Sale time nears for royal star chambers

November 15, 1996

The government looks set to give the final go-ahead to the sale of the two royal observatories.

The Royal Greenwich Observatory works closely with Cambridge University and the Royal Observatory Edinburgh with Edinburgh University. Both universities have shown strong interest in making a bid to the Particle Physics and Astronomy Research Council.

The need for the Government to provide about Pounds 12 million to indemnify itself and the council against the cost of transferring pensions to the private sector has delayed the sell-off. Ministers are expected to make a decision on the funds soon.

Bids for the observatories could also come from the public sector. A prior options review of the observatories said that the Council for the Central Laboratory of the Research Councils is an "obvious candidate" for such a bid.

The review proposed contracting out management of PPARC's observatories in Hawaii and La Palma with the council retaining ownership of the telescopes, valued at about Pounds 70 million. Much of the observatories' work relates to the design, manufacture and supply of sophisticated instrumentation to these telescopes overseas.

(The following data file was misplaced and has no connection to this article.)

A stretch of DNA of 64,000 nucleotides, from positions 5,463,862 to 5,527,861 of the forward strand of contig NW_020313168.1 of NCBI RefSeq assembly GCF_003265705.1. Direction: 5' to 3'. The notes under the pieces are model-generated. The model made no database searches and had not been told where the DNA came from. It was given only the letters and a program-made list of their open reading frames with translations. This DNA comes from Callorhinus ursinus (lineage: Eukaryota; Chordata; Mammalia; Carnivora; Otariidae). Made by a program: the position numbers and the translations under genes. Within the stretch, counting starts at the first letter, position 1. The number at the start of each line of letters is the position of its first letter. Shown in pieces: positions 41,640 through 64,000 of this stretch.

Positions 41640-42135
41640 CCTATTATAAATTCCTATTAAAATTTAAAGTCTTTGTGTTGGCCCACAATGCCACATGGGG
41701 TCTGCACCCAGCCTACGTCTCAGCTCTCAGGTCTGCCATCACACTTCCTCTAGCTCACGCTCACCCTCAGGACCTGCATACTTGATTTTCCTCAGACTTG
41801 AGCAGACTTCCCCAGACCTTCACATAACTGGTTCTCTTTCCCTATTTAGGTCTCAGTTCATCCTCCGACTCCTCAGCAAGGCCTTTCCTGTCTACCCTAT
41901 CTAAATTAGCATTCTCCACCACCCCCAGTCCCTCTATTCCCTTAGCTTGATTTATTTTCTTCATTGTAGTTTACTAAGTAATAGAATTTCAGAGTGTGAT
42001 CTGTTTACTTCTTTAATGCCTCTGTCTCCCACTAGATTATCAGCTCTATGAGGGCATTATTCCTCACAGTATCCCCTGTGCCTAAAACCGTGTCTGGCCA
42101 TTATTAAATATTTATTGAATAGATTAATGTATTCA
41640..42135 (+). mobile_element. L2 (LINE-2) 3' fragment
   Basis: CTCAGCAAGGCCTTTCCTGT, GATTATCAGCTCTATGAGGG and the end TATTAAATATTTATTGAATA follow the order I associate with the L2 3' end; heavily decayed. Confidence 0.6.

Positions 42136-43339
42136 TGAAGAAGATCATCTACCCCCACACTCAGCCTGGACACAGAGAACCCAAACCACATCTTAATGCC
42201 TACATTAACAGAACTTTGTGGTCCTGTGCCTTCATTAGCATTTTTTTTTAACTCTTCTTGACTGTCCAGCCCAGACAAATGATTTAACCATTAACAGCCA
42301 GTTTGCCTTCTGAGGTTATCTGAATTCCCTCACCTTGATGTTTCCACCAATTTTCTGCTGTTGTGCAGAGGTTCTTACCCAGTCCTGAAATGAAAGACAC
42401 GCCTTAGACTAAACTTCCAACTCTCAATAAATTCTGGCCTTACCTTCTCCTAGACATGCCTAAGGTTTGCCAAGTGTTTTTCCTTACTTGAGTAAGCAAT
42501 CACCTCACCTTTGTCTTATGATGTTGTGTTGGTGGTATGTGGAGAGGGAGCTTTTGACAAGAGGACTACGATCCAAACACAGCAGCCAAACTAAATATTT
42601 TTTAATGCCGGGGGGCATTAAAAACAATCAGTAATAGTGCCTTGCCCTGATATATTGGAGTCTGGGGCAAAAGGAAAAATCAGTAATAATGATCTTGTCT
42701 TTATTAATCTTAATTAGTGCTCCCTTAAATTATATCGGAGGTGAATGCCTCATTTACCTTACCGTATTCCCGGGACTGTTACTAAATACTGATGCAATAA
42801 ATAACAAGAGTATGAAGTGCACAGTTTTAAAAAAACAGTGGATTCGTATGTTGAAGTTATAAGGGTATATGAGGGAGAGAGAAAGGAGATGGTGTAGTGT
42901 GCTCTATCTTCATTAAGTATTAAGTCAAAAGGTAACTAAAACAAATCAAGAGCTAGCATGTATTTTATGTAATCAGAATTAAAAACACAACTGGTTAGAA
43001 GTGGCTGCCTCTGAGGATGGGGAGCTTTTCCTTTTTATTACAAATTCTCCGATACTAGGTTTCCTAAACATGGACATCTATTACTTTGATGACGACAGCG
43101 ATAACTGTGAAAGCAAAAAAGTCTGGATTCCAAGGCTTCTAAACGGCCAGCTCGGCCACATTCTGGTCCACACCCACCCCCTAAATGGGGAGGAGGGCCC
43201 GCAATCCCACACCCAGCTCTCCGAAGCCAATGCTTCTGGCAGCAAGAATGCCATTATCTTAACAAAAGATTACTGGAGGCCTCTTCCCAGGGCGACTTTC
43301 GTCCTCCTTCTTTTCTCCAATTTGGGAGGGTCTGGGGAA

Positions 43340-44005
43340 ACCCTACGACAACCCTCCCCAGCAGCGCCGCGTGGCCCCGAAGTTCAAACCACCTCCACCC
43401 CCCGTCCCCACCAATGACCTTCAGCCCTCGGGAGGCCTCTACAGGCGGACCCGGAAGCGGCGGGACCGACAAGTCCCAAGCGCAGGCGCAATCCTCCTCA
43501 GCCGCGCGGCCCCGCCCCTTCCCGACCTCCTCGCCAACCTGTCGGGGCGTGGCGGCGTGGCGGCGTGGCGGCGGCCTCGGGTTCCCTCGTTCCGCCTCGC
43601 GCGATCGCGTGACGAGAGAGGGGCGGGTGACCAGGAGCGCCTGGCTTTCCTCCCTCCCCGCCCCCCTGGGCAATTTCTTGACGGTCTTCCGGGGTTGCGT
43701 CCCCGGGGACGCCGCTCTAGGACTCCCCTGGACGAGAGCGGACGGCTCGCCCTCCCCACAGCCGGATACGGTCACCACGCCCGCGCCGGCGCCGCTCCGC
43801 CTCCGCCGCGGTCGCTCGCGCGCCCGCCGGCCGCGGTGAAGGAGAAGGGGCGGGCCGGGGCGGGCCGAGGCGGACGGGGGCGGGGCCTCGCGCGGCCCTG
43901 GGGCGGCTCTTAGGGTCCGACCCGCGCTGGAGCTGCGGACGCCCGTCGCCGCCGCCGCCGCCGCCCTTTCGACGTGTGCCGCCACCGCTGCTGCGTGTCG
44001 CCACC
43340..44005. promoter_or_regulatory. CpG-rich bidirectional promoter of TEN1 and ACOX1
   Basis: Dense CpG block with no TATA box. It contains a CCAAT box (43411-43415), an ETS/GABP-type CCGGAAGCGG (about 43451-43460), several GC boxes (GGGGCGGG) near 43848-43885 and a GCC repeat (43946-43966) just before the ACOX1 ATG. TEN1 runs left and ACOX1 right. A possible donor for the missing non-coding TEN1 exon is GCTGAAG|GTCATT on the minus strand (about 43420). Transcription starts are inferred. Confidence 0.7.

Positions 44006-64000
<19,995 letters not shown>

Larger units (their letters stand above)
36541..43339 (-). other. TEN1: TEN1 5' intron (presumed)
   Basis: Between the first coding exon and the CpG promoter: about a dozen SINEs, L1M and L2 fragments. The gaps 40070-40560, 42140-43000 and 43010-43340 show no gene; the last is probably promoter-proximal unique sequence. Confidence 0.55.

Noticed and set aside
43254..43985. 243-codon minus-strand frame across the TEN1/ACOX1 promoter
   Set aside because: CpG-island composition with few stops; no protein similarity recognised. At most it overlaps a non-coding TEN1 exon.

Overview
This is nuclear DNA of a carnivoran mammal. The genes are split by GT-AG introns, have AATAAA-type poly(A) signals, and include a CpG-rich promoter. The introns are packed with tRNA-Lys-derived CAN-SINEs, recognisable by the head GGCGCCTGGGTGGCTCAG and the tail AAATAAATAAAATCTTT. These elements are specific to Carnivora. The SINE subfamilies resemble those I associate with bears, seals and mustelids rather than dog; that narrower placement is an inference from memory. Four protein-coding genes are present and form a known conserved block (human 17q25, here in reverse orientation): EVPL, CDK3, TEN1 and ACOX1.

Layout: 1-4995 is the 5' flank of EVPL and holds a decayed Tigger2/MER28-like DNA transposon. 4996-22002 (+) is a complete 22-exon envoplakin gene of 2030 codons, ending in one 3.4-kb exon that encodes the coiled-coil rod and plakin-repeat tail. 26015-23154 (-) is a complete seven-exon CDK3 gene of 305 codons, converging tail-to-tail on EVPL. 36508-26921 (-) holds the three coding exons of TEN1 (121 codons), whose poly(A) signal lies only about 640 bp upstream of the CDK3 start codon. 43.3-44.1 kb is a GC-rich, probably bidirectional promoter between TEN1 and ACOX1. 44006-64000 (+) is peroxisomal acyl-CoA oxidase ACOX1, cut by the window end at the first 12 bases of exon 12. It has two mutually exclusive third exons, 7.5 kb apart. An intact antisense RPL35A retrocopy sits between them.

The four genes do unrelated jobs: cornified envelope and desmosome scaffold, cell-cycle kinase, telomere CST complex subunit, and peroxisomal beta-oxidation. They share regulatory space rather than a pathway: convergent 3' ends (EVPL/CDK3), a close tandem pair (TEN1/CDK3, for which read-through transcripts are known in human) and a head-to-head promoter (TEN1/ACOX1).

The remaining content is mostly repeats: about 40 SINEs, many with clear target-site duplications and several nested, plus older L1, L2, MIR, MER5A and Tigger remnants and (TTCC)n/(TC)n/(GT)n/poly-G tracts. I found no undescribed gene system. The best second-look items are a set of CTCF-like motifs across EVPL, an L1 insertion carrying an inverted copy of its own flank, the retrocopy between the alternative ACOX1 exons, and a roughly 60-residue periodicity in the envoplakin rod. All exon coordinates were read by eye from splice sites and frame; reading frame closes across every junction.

PPARC is also preoccupied with problems at Cern, the Geneva-based particle-smashing laboratory. Officials from the 19 Cern member states met last week to discuss Germany's recent decision to cut its Pounds 100 million subscription to Cern by 8.5 per cent a year.

This could derail the Large Hadron Collider project and jeopardise hundreds of millions of pounds of backing for the project from the United States and Japan.

The meeting agreed unanimously that that LHC should be completed on schedule for 2005. Ways of making up a shortfall for the project of around Pounds 150-Pounds 200 million would be thrashed out by Cern for members to consider in December. This could involve taking out commercial loans or a change in members' subscription.

No Cern members are keen to allow Germany a special deal and all would benefit from a similar reduction in annual subscriptions. This could save the United Kingdom about Pounds 5 million from next year's Pounds 70 million subscription.

Ken Pounds, chief executive of PPARC, said the saving would be "extremely helpful in making up the shortfall in funding for our domestic particle physics programme. It would also allow us to exploit our membership of Cern and participation in the LHC programme more effectively".

Changes in exchange rates cause fluctuations in the UK's annual subscription to Cern and the European Space Agency. The Commons science and technology committee recently said that these fluctuations should be borne by Treasury and not the science budget. The Government this week rejected this. "Consideration of which areas of science to fund must, of course, take their total cost into account," it said.

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